Several years ago my friend, David, died after years of battling a terrible disease. I worked with his wife at a Christian school. A year or so before his death, while he was in the midst of his struggle, she read something to us at morning devotions. I've never forgotten it, Lord. I eventually dug around the Internet and located a copy of it. So, I bought the book from which it is taken. Do Not Lose Heart by Dave and Jan Dravecky is a collection of meditations on suffering, illness, and death.
I want to read this lovely meditation back to You, Lord, and thank You for this comforting word picture. I hope our readers are blessed by it as much as I have been. It's taken from the chapter entitled, "Tents Are Temporary." The anonymous piece is entitle "O Mr. Tentmaker."
[The tent-dweller speaks.]
It was nice living in this tent when it was strong and secure and the sun was shining and the air was warm.
But Mr. Tentmaker, it's scary now.
You see, my tent is acting like it is not going to hold together; the poles seem weak and they shift with the wind.
A couple of stakes have wiggled loose from the sand; and worst of all, the canvas has a rip.
It no longer protects me from beating rain or stinging fly.
It's scary in here, Mr. Tentmaker.
Last week I went to the repair shop and some repairman tried to patch the rip in my canvas.
It didn't help much, though, because the patch pulled away from the edges and now the tear is worse.
What troubled me most, Mr. Tentmaker, is that the repairman didn't even seem to notice that I was still in the tent; he just worked on the canvas while I shivered inside.
I cried out once, but no one heard me.
I guess my first real question is: Why did you give me such a flimsy tent?
I can see by looking around the campground that some of the tents are much stronger and more stable than mine.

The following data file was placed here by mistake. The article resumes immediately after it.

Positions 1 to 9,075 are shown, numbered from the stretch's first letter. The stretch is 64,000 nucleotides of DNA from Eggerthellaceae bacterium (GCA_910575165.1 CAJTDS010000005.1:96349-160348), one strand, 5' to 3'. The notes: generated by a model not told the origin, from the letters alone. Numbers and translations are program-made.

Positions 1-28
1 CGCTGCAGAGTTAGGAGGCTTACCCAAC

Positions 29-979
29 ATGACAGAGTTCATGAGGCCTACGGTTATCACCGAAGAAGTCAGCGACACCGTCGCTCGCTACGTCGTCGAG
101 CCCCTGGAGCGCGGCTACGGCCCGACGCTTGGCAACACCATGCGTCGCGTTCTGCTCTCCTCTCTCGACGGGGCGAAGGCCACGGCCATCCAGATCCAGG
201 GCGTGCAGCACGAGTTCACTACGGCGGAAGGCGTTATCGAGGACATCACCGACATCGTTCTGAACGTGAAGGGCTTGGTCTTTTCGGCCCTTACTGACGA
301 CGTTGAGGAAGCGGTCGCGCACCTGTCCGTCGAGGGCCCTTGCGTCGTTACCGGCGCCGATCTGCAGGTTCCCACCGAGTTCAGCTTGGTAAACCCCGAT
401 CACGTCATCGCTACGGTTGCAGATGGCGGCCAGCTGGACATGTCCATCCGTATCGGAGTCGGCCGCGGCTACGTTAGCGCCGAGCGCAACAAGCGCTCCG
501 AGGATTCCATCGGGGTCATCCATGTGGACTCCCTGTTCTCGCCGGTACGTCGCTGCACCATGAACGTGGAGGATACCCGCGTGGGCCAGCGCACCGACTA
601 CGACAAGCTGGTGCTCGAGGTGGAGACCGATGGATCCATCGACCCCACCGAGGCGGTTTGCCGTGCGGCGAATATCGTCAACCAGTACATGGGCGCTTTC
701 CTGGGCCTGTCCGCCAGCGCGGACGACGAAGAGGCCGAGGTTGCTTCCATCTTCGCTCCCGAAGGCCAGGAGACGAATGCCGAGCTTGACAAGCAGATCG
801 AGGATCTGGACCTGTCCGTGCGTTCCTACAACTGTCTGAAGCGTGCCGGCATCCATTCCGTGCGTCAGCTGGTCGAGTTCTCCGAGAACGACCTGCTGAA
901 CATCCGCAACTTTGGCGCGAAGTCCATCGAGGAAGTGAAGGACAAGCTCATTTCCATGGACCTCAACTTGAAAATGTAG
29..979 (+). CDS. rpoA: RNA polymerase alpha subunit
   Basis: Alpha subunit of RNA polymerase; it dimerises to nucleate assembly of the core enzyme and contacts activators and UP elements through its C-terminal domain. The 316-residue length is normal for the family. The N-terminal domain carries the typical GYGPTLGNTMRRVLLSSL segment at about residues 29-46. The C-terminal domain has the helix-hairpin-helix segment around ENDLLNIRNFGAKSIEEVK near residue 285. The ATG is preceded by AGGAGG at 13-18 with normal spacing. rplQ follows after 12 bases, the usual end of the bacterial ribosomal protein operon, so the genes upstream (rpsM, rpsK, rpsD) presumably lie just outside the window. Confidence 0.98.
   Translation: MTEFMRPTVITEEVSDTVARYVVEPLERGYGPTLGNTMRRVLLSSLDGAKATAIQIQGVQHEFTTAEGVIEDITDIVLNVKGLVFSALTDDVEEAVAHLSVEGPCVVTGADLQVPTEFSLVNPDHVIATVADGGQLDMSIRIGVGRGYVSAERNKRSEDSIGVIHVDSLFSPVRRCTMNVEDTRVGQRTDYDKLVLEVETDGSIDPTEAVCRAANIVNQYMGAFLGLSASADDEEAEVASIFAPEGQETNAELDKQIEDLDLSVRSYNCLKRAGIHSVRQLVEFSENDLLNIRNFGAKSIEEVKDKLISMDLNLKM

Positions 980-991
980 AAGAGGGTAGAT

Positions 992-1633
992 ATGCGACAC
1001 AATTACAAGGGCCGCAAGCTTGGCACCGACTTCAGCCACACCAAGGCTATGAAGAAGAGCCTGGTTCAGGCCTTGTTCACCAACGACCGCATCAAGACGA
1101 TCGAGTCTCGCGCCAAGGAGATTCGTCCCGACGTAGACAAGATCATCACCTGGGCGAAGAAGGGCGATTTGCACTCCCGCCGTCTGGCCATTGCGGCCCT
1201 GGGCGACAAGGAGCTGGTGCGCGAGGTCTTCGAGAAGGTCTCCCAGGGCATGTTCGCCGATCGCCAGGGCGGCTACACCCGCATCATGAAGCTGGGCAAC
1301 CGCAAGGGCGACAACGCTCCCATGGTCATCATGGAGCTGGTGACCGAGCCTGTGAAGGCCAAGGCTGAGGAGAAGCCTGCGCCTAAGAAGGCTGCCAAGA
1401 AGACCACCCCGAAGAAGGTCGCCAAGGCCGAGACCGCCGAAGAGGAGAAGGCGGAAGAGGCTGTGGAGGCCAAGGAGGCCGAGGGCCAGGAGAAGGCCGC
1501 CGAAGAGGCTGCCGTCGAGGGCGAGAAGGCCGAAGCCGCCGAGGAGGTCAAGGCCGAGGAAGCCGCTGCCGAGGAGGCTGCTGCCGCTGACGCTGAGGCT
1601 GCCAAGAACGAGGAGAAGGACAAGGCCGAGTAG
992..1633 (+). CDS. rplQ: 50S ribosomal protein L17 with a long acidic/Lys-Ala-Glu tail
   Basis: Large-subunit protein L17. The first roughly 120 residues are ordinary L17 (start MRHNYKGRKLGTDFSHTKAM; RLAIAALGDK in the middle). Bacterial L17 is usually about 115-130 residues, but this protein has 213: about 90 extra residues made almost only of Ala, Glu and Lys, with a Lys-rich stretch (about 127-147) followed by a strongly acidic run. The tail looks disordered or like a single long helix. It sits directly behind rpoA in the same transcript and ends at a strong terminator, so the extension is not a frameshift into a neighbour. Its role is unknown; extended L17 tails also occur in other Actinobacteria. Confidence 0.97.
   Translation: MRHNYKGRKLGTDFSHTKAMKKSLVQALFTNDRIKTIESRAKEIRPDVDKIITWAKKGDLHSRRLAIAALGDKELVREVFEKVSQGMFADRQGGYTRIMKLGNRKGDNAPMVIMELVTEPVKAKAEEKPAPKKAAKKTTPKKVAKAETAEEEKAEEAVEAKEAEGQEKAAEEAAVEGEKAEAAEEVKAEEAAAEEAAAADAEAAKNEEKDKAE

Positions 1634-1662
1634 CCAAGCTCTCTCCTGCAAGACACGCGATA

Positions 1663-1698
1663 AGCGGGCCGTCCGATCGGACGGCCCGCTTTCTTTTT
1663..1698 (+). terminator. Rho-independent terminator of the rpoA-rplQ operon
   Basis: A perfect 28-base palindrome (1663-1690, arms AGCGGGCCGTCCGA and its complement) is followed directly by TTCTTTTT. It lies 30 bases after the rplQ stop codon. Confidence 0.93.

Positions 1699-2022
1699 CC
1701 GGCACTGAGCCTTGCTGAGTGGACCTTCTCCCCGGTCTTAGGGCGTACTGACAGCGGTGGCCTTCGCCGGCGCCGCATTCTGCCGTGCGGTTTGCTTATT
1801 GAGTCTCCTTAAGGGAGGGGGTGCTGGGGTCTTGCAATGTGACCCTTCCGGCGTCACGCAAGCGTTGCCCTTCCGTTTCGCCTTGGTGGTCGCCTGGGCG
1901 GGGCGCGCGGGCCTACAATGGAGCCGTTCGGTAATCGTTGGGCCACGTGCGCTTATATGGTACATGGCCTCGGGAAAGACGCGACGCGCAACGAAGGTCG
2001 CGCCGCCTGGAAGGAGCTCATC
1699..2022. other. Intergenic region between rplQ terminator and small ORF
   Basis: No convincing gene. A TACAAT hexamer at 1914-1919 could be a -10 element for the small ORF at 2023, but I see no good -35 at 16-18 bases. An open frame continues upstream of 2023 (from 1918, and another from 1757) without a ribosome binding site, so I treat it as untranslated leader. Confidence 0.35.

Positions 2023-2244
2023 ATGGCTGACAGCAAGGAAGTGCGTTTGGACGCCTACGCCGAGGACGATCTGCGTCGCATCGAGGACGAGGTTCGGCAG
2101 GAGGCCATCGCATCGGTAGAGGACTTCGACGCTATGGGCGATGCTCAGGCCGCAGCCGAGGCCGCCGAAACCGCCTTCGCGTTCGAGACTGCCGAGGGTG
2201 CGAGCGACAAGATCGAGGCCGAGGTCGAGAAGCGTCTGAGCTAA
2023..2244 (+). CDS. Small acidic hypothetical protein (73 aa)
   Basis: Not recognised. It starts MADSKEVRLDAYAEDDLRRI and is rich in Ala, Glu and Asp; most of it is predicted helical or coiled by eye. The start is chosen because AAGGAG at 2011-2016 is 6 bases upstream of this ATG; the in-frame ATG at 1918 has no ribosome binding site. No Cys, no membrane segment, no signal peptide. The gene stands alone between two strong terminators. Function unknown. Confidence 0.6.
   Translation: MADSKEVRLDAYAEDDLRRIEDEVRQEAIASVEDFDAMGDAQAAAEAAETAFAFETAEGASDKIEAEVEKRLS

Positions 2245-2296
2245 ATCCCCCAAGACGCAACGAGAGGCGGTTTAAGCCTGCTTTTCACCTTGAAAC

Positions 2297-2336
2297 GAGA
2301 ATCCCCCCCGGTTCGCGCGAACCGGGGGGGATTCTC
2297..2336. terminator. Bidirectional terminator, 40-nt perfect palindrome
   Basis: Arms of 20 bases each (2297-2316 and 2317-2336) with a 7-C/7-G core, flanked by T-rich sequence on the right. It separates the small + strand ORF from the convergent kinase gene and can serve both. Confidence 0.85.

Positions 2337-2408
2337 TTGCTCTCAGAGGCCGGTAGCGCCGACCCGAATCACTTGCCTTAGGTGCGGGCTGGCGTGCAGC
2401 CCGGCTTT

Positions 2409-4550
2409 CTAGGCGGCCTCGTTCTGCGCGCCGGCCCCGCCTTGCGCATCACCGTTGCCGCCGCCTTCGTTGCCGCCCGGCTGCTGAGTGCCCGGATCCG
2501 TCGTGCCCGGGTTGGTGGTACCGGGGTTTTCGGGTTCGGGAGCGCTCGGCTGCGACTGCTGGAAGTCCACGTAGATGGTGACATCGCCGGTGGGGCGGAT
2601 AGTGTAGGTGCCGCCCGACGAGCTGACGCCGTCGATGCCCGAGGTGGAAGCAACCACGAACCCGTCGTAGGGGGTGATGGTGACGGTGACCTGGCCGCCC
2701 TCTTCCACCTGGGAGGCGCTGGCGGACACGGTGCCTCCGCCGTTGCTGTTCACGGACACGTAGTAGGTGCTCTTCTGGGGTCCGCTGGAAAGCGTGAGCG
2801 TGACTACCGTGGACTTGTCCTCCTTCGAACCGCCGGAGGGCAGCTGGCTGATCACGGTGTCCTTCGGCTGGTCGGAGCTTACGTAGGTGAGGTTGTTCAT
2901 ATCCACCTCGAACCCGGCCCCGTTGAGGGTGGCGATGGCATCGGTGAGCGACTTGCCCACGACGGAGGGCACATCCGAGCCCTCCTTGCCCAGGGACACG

Why, Mr. Tentmaker, did you pick a tent of such poor quality for me?
And even more important, what do you intend to do about it?
[Mr. Tentmaker answers.]
O little tent dweller, as the Creator and Provider of tents, I know all about you and your tent, and I love you both.
I made a tent for Myself once, and lived in it on your campground. My tent was vulnerable, too, and some vicious attackers ripped it to pieces while I was still in it.
It was a terrible experience, but you will be glad to know they couldn't hurt me; in fact, the whole occurrence was a tremendous advantage because it is this very victory over my enemy that frees me to be a present help to you.
O little tent dweller, I am now prepared to come and live in your tent with you, if you'll invite me.
You'll learn as we dwell together that real security comes from my being in your tent with you.
When the storms come, you can huddle in my arms and I'll hold you.
When the canvas rips, we'll go to the repair shop together.
Some day, little tent dweller, some day your tent is going to collapse; you see, I've designed it only for temporary use.
But when it does, you and I are going to leave together. I promise not to leave before you do.
And then, free of all that would hinder or restrict, we will move to our permanent home and together, forever, we will rejoice and be glad.
Earthen vessels. Jars of clay. Tents. All temporary dwellings for eternal souls. All subject to decay. All to be shed and left behind someday. It's the only way to enter eternity.
Dear Readers, do you know where your permanent home will be? Have you accepted My Son, Jesus, into your tent? Into your life? Will you live forever with me in Heaven?
Or are you hanging on to some flimsy, temporary canvas, hoping it will last forever?